Think of the question this way: is the deity ascribed to Jesus in the New Testament more likely to be the result of the early Church’s desire to court the Hellenistic world (which it largely disdained), or to honor its experience of Jesus—despite the problems that it caused for its monotheism? By far the most satisfying answer to this question is the latter. The dominant gene of Jesus’ self-consciousness was transmitted by Jesus to his followers. It was not a product of the early Church projected back onto the Gospel accounts of Jesus. It is, in other words, easier to start with the Messianic self-consciousness of Jesus and explain the Gospel accounts than it is to start with the assumption that Jesus was simply a Jewish teacher or charismatic healer, for example, and imagine how his followers came to regard him as God—and fabricated the Gospel accounts accordingly.

The Question of the Creativity of the Early Church

This leads to a second axiom of liberal New Testament scholarship, that the early Church wildly invented sayings and stories of Jesus that reflected its needs and experiences rather than truths about Jesus himself. This supposed inventiveness of the early Church results in a puzzle that has never been adequately resolved: namely, how a simple first-century Jew, about whom little is known and who was uncertain (if not confused) about his identity, could have been recast as the unique revealer of God (Matt. 11:25–30) whose death was the once-for-all remedy for sin. (Rom. 3:21–26)

There are, in fact, a number of “quality control” factors that argue strongly against the supposed fanciful and ultimately misleading inventiveness of the early Church. It is possible to say with confidence that the Gospel writers did not wildly invent material about Jesus, but were quite careful with the entire Jesus tradition. Among those factors are the following:

A. Eyewitnesses of the events described in the Gospels were still alive at the time of the writing of the Gospels. Such eyewitnesses functioned as gatekeepers and custodians “of the faith that was once for all entrusted to the saints” (Jude 3). The wild inventiveness often attributed to the Gospel writers is, in fact, first evident in certain second-century documents (e.g., the Infancy Narratives of Jesus, the Protoevangelium of James) that were produced where Jesus traditions circulated in communities separated from the apostolic Church.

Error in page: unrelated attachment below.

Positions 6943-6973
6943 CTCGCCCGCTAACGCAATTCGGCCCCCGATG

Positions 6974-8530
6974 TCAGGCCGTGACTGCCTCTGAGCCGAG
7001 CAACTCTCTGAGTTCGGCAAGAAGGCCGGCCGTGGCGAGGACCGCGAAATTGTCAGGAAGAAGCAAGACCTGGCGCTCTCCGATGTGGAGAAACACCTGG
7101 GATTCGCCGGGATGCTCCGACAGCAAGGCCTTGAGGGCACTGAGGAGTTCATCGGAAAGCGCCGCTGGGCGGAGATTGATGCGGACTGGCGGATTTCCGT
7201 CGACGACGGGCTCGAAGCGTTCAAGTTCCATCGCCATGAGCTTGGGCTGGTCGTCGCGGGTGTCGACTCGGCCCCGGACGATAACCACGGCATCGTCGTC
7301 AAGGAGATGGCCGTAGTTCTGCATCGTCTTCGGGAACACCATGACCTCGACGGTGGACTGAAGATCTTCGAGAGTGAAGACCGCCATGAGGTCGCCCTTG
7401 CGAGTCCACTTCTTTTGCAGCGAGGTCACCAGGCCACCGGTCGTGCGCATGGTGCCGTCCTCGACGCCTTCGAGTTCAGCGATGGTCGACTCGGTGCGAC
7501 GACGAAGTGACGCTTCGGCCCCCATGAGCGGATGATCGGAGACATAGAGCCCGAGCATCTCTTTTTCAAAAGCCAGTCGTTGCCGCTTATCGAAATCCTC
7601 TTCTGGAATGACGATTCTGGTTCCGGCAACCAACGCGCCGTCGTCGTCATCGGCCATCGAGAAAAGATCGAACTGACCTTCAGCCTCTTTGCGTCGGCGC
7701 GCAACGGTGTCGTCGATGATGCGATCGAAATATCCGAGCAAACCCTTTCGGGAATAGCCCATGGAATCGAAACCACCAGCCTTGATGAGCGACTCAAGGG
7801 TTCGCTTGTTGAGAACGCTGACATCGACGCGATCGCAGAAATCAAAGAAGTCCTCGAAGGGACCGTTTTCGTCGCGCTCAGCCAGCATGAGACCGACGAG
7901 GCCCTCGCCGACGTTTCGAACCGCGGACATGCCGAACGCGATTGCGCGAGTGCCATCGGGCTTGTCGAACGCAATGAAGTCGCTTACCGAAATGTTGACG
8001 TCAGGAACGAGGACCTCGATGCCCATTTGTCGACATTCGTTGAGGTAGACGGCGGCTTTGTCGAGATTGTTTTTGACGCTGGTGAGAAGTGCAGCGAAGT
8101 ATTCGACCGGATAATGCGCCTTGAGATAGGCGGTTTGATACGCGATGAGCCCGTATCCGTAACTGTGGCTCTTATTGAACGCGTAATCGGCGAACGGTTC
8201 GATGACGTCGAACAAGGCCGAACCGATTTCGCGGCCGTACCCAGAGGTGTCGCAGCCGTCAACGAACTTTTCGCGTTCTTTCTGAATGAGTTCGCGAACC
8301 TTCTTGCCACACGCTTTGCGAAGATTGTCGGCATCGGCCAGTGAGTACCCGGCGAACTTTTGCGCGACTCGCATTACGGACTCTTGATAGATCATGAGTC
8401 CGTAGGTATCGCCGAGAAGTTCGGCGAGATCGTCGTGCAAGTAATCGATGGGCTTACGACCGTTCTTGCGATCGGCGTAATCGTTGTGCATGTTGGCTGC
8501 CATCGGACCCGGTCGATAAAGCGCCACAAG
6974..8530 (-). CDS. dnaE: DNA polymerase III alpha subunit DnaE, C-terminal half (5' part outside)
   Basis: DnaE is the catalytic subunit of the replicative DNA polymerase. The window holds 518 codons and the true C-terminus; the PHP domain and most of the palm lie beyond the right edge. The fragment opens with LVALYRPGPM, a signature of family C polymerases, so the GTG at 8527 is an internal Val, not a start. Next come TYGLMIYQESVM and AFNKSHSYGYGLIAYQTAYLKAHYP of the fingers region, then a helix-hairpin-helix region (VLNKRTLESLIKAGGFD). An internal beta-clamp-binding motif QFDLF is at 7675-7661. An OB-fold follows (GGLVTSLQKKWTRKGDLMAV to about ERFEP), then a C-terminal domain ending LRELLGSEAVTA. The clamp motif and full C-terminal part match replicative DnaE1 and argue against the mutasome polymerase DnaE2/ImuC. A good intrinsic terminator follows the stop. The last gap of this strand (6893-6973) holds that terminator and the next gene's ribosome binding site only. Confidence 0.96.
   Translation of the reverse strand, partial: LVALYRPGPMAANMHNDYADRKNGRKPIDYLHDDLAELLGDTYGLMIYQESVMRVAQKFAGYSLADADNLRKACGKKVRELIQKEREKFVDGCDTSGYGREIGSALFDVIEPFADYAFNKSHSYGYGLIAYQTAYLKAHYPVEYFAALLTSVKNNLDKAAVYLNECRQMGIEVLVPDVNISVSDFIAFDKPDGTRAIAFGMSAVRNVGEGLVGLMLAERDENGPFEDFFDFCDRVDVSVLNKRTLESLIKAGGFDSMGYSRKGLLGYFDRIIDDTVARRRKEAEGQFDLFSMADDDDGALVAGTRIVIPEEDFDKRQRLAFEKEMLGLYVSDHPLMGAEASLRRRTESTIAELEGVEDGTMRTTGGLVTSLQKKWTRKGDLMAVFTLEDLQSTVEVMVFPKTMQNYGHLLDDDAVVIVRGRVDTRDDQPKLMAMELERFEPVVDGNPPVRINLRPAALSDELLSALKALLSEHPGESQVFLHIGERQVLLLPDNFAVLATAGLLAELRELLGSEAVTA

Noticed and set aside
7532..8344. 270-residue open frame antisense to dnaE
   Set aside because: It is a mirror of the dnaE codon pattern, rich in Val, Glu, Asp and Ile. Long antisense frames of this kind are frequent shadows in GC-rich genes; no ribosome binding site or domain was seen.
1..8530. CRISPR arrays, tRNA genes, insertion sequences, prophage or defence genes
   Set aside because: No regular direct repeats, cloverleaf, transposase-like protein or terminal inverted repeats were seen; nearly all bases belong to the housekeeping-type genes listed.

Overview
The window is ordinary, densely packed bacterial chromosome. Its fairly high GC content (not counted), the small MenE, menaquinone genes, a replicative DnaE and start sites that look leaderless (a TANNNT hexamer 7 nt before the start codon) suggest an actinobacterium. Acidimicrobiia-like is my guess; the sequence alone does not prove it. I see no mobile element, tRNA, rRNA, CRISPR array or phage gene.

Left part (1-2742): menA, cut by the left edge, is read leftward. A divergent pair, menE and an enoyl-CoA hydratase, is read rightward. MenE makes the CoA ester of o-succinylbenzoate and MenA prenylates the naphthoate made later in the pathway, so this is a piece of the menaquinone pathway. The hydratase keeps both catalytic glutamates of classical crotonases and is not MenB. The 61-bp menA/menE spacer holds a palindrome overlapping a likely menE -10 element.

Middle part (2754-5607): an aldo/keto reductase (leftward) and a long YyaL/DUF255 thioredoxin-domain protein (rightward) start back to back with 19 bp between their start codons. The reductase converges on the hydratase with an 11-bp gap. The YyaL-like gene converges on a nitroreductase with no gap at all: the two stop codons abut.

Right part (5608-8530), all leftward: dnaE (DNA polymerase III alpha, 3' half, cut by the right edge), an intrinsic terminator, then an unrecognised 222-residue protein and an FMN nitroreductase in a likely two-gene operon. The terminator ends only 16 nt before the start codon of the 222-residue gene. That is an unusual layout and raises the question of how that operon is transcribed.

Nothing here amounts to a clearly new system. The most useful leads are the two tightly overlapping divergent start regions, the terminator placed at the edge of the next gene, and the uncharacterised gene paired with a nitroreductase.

B. The rabbinic method of teaching by rote favored accurate and careful transmission of Jesus traditions as opposed to novel interpretation.

C. The presence of embarrassing and even problematic material in the Gospels (e.g., Mark 9:1; 14:71) speaks against the inventiveness of the early Church, even when the Church might have profited by it.

D. The absence of parables outside the Synoptic Gospels is the strongest possible argument for the authenticity of the parables deriving from Jesus.

E. A comparison of the Epistles with the Gospels reveals that neither Paul’s words nor those of other New Testament writers have been projected back into the mouth of Jesus in the Gospels. This is a strong argument against the radical form critics, for example, who assert that the Gospels tell not the story of Jesus but the story of the early Church projected onto Jesus.

F. Paul is careful to differentiate between instructions from the Lord and his own opinions (e.g., 1 Cor. 7:10, 12, 25). Was Paul an exception in this matter, or typical of the Church as a whole? Surely the latter. It is highly doubtful whether Paul could have won acceptance from the Twelve and the Jerusalem leaders had he been known to play loose with the Jesus tradition.

G. It can be shown within the New Testament itself that written sources are handled with integrity (e.g., the generally faithful handling of Markan material by both Matthew and Luke). Is it not reasonable to assume the same care in the transmitting of oral tradition? One characteristic of children, primitive peoples, and religious groups is that they do not like to see their traditions changed. What evidence do we have to suggest that the early Church was an exception to this rule?

H. Finally, the supposed inventiveness of the early Church meets its strongest opposition in the Gentile question. According to Acts and the Epistles, the preaching of the gospel to Gentiles and their admission into the Church was the burning question of the early Church. This issue, however, is virtually absent from the Gospels. Had the Church actively engaged in framing “Jesus material” according to its needs and interests, surely it would have developed sayings on the Gentile question. The fact that such material is absent in the Gospels argues in favor of the historical reliability of the material that is there.

The Question of Jesus’ Self-Consciousness

An earlier generation of liberal scholars was persuaded that Jesus’ elevated self-concept, as shown by his presuming to forgive sins, cleanse the temple, and his authority to speak and act on behalf of God, would have been unthinkable within first-century Jewish monotheism. It was concluded that anything indicating divine awareness could not have come from Jesus himself but only from subsequent tradition ascribed to him by Hellenistic Christianity. Comparative studies within Judaism, made possible in part by the discovery of the Dead Sea Scrolls, have now sharply reduced the credibility of this view. The Teacher of Righteousness at Qumran, for instance, distinguished himself from the community to which he brought deliverance in these words: